May 25, 2002 - From the May, 2002 issue

Report Critique

Chris McKenzie, Executive Director of the League of California Cities, offers a critique of the Little Hoover Commission report, "Building the Dream: Solving California's Affordable Housing Crisis," reprinted in TPR.

Chris McKenzie

Chris, the Little Hoover Commission just released its report entitled "Rebuilding the Dream: Solving California's Affordable Housing Crisis." As the Executive Director of the League of California Cities, give us your reaction to the report.

The report contains some excellent suggestions for providing financial assistance in expanding affordable housing across the state, but some of the recommendations concerning enforcement of the housing element law are predicated in part on an unconscious or deliberate refusal to confront one of the harsh realities of housing development-local governments generally do not construct housing. Local governments regulate land use, they can help provide fiscal incentives, and they can even facilitate financing and housing packages coming together through their redevelopment agencies, but by and large the financing and development of housing is the responsibility of the private sector.

The biggest concern that I have is that part of the report appears to be based on the incorrect assumption that if you penalize local governments enough, housing supply will be expanded. That's absurd. In fact, a recent FieldPoll on growth and development confirms that Californians have ambivalent feelings toward development-it's like that old saying, "The only thing we hate more than sprawl is density."

As a result, Californians also appear to be conflicted about meeting our housing needs. While they generally want to see them met, they certainly don't want them met in their backyards. So the idea that stricter penalties on local government will expand the supply of housing is incorrect and something that the League has opposed to the past. To the extent the report endorses that, we think that's an approach that will continue to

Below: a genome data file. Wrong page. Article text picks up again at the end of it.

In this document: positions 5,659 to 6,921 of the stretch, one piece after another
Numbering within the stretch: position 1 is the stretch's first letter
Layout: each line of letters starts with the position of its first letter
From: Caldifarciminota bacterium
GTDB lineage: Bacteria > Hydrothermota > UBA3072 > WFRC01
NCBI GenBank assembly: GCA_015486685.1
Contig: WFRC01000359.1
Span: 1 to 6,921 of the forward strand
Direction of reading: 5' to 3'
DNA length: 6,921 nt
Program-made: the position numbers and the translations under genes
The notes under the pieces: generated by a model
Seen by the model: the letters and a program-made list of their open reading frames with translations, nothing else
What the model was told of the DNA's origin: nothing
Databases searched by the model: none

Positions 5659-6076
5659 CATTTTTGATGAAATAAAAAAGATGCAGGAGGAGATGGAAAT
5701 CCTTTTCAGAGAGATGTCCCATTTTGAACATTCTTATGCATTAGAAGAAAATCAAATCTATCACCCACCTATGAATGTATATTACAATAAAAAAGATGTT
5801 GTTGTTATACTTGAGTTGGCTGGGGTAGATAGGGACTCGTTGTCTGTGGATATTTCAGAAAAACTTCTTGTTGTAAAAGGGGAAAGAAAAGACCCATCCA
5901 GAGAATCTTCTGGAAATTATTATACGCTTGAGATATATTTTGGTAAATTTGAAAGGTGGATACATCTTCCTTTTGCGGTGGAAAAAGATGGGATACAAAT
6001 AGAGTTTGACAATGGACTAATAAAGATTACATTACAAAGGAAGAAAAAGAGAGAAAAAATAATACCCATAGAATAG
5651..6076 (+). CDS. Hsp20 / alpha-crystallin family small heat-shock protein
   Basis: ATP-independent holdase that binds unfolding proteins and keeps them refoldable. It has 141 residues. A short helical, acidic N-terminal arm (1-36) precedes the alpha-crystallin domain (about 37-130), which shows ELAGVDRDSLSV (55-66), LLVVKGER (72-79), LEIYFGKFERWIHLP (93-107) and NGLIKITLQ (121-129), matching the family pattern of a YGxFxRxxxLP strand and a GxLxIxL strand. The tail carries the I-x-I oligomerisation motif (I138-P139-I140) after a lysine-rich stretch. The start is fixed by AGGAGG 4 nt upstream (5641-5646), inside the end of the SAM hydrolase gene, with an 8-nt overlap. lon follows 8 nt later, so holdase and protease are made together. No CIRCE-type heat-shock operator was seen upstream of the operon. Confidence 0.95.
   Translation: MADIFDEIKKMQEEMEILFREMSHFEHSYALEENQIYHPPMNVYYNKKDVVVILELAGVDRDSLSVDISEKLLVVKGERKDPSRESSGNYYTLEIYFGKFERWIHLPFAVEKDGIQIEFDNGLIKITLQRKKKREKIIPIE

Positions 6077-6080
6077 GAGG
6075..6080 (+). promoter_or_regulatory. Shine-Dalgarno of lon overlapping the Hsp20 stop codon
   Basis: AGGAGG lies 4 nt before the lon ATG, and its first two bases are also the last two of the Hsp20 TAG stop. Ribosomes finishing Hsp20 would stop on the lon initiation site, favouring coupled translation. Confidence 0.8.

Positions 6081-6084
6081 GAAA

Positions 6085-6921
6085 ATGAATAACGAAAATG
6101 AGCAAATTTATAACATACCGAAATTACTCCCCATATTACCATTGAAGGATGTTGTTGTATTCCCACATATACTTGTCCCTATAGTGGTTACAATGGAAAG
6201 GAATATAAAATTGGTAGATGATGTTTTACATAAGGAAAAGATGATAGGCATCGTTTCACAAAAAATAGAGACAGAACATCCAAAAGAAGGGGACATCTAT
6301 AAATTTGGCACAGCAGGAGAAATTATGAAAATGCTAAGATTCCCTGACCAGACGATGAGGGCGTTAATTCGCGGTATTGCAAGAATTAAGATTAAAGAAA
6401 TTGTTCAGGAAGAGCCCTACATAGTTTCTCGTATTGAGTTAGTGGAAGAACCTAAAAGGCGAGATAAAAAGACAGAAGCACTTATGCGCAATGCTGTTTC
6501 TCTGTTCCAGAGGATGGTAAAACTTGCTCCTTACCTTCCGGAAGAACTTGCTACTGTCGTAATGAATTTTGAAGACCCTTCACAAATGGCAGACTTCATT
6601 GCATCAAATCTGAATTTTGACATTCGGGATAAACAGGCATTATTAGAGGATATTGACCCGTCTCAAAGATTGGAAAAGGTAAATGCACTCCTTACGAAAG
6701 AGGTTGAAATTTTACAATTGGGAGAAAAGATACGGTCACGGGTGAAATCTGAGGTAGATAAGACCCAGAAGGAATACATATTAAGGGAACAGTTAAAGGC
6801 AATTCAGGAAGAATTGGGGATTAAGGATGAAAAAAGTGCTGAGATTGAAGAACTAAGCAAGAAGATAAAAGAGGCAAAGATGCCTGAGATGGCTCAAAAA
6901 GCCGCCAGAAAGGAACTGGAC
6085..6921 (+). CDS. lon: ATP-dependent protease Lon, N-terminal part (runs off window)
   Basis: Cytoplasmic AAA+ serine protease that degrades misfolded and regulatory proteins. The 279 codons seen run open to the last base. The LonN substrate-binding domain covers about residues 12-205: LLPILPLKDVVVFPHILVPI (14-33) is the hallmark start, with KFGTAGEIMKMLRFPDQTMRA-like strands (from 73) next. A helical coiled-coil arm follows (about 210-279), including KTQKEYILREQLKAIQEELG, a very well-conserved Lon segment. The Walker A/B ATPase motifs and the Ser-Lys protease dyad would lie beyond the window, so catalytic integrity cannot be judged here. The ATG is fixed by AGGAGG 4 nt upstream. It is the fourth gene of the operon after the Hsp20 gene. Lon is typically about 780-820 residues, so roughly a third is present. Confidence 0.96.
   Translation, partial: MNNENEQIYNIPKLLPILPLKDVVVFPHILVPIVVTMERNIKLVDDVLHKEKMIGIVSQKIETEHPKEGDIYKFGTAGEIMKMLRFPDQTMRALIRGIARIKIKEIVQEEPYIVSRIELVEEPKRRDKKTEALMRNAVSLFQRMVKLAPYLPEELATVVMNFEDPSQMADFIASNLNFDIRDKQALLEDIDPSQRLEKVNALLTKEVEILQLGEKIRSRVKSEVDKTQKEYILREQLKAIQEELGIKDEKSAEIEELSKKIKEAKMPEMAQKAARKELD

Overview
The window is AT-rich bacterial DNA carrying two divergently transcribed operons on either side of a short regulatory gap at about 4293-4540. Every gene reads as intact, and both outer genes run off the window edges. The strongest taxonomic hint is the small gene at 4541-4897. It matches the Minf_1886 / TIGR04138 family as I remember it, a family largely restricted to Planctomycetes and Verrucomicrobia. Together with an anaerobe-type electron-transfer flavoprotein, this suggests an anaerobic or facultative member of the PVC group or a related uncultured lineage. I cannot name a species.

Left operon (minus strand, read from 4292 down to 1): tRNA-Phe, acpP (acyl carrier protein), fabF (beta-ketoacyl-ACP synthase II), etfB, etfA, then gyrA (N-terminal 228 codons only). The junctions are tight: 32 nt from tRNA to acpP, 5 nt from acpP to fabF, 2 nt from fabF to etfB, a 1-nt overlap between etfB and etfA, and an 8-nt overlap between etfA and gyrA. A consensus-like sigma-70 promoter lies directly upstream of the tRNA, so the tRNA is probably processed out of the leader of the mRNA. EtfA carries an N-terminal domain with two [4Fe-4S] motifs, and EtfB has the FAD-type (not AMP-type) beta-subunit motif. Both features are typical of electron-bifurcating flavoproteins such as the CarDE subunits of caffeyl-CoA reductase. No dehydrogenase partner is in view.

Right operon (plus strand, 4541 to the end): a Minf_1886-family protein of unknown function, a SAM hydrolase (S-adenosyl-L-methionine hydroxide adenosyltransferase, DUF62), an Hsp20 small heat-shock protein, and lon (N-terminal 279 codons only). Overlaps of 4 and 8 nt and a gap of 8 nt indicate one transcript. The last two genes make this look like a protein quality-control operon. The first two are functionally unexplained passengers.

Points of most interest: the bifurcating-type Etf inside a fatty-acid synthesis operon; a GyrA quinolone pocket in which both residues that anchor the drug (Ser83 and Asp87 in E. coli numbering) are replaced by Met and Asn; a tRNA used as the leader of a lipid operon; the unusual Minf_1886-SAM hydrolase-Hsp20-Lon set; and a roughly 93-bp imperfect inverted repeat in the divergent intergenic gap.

backfire on the state.

That being said, the report contains some solid recommendations for reconciling conflicting state policies that affect housing production, tracking housing construction and improving financial assistance. When all is said and done, the lack of financing for affordable housing is the most significant problem that needs concerted attention.

One of the report's recommendations suggests linking future funding of transportation, parks, etc. with the development of housing. Is that what you're talking about? Could you elaborate on your reaction to that?

The idea of creating development incentives or connecting certain funding streams to different kinds of development is a perfectly legitimate role for the State of California to talk about. And using certain funding streams to encourage housing or mixed-use development is something that the League has suggested is appropriate for the state to explore. But the idea of withdrawing existing funding streams-like the gas tax for example-is really a suggestion built on a house of cards.


And again, the assumption goes back to the belief that local governments build housing. Local governments can open doors to housing construction, they can remove barriers, they can encourage it, but unless they're going to be the financier and the developer, they can't build it. That's been a role that we've generally reserved for the private sector.

Instead of looking toward these negative incentives, the state ought to use its financial resources to incentivize mixed- and joint-use public projects, etc. Punitive, blind approaches won't get us to where we want to be as a state.

Let's end with a snap-shot of the bigger picture. The Governor has just released his May budget alterations. Give us some perspective and reaction to those suggestions.

The League's number one priority-the protection of the VLF-was endorsed by the Governor. And we're deeply appreciative of that. But there are some components of his recommendations that we have some concerns about.

Let me stick with housing to illustrate my concerns. The Governor has proposed that local redevelopment agencies contribute local property tax dollars to county ERAF funds which helps the state meets its legal obligation to fund schools. This directly reduces the capacity of these agencies to aid in the construction of affordable housing because a portion of that money is used for affordable housing. Again, it is simply another example of statewide policies being in conflict.

Overall however, we are pleased with his recommendations. We are very concerned about county health and welfare programs, juvenile crime prevention programs, etc. These programs really help keep people safe in the cities. We're very concerned about those cuts and will continue to monitor the hits they may sustain as the budget makes its way into the legislature.


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